Monday, July 24, 2017

Picking Up History


There are places along the Saco where I like go looking for Indian artifacts when conditions are right. I won’t dig for them because to do so would disturb the site. If I did, I’d have to abide by strict guidelines to document what I found, where, and at what level. Then I’d have to publish results. In other words, it’s a lot of work and I’m not inclined to make that much of a commitment. Instead, I let farmers excavate, which they do in the course of their work. Then, after a sufficient amount of rain has fallen on the plowed and harrowed field, I go looking. The strata in which the artifacts existed originally has already been disturbed and real archaeologists wouldn’t be interested in what I find unless it were something very unusual. What I find, however, is routine to them.
Flood and freeze on the Old Saco

I don’t find very many arrowheads. Where I look has been picked over for many decades, but I do find one occasionally. Mostly I find the small chips produced while making arrowheads and all the other sharp tools necessary for Indians to live as they did. I find a lot of scrapers — sharp pieces of stone used to remove flesh from inside animal hides or to remove fur and hair from the the outside. I find those every time I go out. Arrowhead hunters eschewed picking them up but I do and they make up most of my collection.
Nearly everything I find is made of stone because everything else has rotted away. Wood, bone, hide, turtle shells, mussel shells, and so forth don’t last in New England soils. Once I found a bone amulet, but it was largely disintegrated. Archaeologists can find bone if it has been heated to the point where its chemistry changes into something called calcined bone. That will resist disintegration longer, but I haven’t found any of that. I do find pottery sherds though.
Stockade like this was in Fryeburg

The arrowheads I’ve picked up are only 1000-2000 years old and they’re dated by their size and shape to the “Woodland Period.” Indians were thought to have started using pottery around 3000 years ago, around the time they began farming. Local Indians are believed to have begun farming only a few centuries before European contact and cultivated three main crops: corn, beans, and squash here in southwestern Maine where I live now.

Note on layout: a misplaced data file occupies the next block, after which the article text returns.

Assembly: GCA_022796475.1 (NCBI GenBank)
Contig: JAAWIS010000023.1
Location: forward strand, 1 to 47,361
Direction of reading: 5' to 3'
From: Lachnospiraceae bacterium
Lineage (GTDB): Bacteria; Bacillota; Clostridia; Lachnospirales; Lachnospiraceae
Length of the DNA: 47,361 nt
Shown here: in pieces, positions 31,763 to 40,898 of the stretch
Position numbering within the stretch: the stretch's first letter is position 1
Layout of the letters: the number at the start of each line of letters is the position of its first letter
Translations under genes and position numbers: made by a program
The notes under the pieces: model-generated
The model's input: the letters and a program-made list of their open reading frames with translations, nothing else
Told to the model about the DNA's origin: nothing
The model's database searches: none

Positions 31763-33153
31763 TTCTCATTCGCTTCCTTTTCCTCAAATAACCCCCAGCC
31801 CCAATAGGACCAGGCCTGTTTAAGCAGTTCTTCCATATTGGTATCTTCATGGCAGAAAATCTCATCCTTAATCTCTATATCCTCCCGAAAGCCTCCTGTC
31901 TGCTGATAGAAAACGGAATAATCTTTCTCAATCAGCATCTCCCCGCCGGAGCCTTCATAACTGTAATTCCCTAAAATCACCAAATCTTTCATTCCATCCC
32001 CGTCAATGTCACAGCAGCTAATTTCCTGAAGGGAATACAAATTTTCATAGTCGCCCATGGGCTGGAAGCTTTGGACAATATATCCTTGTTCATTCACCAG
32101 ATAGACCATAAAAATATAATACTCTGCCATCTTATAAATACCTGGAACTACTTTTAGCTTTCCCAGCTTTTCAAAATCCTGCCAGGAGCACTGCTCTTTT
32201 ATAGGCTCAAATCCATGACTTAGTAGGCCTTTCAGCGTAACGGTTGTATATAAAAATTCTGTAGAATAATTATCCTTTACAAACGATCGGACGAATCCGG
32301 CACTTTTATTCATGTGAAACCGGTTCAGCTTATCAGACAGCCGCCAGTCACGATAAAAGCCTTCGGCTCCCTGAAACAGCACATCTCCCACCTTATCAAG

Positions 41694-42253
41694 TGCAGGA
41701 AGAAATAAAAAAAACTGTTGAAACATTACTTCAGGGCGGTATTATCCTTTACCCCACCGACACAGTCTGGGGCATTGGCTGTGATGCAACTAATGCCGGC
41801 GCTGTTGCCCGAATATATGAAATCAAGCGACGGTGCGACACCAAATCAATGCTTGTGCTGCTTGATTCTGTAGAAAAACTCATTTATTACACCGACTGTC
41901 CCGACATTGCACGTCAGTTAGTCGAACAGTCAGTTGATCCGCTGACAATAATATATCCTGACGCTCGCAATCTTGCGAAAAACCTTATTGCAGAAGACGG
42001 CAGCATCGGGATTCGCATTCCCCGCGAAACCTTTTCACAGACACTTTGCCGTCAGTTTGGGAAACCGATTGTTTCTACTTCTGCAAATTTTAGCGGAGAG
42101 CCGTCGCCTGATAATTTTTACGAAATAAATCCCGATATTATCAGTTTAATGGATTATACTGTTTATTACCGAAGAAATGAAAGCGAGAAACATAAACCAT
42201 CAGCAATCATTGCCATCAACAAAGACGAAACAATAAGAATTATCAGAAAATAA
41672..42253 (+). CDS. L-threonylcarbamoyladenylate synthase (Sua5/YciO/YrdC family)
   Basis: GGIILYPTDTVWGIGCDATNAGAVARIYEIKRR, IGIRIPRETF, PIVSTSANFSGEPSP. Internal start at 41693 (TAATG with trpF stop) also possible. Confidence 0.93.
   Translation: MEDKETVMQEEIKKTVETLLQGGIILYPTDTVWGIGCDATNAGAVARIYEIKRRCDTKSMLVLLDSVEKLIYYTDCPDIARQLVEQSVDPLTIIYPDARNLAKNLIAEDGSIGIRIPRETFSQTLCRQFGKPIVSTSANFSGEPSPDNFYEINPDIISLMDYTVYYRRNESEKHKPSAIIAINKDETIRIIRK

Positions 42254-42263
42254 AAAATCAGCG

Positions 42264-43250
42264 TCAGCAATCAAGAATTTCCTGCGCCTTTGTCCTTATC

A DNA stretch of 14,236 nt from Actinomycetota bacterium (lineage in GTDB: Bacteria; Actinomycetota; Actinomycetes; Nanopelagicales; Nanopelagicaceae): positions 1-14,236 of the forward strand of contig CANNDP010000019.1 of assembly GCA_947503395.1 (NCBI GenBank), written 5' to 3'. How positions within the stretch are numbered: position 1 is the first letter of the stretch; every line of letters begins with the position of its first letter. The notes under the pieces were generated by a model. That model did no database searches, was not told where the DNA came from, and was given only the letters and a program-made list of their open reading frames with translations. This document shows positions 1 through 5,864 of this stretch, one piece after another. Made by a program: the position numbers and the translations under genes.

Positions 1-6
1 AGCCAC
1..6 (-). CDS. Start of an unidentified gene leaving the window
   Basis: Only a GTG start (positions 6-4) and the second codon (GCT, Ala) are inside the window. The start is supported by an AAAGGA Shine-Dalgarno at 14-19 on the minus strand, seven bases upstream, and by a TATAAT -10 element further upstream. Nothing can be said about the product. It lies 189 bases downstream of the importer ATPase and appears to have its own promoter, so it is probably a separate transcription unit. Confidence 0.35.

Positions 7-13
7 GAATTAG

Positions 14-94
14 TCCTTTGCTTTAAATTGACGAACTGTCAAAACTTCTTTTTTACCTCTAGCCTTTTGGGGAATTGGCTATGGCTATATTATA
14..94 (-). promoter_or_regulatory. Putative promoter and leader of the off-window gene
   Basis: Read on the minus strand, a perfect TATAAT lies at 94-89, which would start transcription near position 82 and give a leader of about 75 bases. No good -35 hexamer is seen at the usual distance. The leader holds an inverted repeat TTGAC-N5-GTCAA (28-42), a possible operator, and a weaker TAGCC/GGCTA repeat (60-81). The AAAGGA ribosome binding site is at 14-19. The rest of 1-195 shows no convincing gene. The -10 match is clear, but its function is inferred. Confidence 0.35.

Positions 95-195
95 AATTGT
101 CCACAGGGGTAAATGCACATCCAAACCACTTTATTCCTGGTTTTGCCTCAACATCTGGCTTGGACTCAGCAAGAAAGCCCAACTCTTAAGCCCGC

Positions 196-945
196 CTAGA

I don’t know how old the scrapers are. They could be much older but I have no way to tell because I didn’t find them “in situ” — or where they were originally left by the Indians who used them. If they were found near a hearth with charcoal in an intact level they could be dated by both the charcoal and the strata. All I know is that they were in the "plow zone” turned up by farmers which goes down about two feet.
On Sunday I spent a wonderful afternoon along the Old Course of the Saco completely by myself. It was sunny, in the seventies, and with a slight breeze to keep most mosquitoes away — perfect conditions. It was perhaps three centuries ago that the last Pequawket Indians used the site, just prior to Captain John Lovewell’s raid in 1725, after which Indians abandoned Pequawket (now called Fryeburg, Maine) and went to live with their fellow Abenaki in St. Francis, Quebec. That’s an Abenaki reservation (otherwise known as Odanak) at the confluence of the St. Francis and St. Lawrence rivers.
Champlain's map of Pequawket village at mouth of the Saco River

It occurred to me as I picked up each artifact that the last person to have touched it might have been an ancestor of my wife and children. I’d been reading my wife’s extensive pedigree going back to the 1600s in Quebec. Several of her ancestors were born, married, and died in St. Francis (also called Odanak). Joseph Forcier, her fourth great-grandfather, was married there to her fourth great-grandmother, Agathe (nee Gagne) in 1729 — just after the fight at Lovewell’s Pond. Were they Pequawkets? I don't know. It’s possible. Their daughter, Marguerite Forcier, lived there her whole life and was herself married in 1767 to my wife’s third great-grandfather Joseph Clement. That means Marguerite was present with the legendary Molly Ockett during the infamous raid by Rogers’ Rangers in 1759. Both survived, but over 200 men, women, and children didn’t.
Except for the women and children, they were not necessarily innocent victims of racist, white males in Rogers’ company. Abenaki warriors from St. Francis were allied to the French and often conducted raids south against British colonial settlements. While the Pequawket lived in what is now Fryeburg before 1725, they raided south too, including attacks on Andover, Dunstable, and Tyngsboro. Captain Lovewell and his men didn’t come up here just looking for scalps. They were also here for revenge. While descendants of men who fought with Lovewell settled Lovell, some of Rogers’ Rangers settled Fryeburg.

1 comment:

bc64a9f8-765e-11e3-8683-000bcdcb2996 said...

Even those knapped flakes. seldom from stone found "around here" have "history".
The encampment in Intervale (NH) always puzzled me as it's pretty far from any
(existing) water supply. Of course, that was then, and this is now, so who knows.
With generations of family "artifacts" to contend with, I STILL can't find the Abenaqui-English dictionary put together by Chief Lolo,(that I have held in my hand and read)
I'm pretty sure it "vaporized", along with the page from the Algonquin Bible
put fourth by John Elliot,(that I ALSO have held in my hand, and TRIED to read!) during the great family estate assessment/division massacre of (19)'98'.
CaptDMO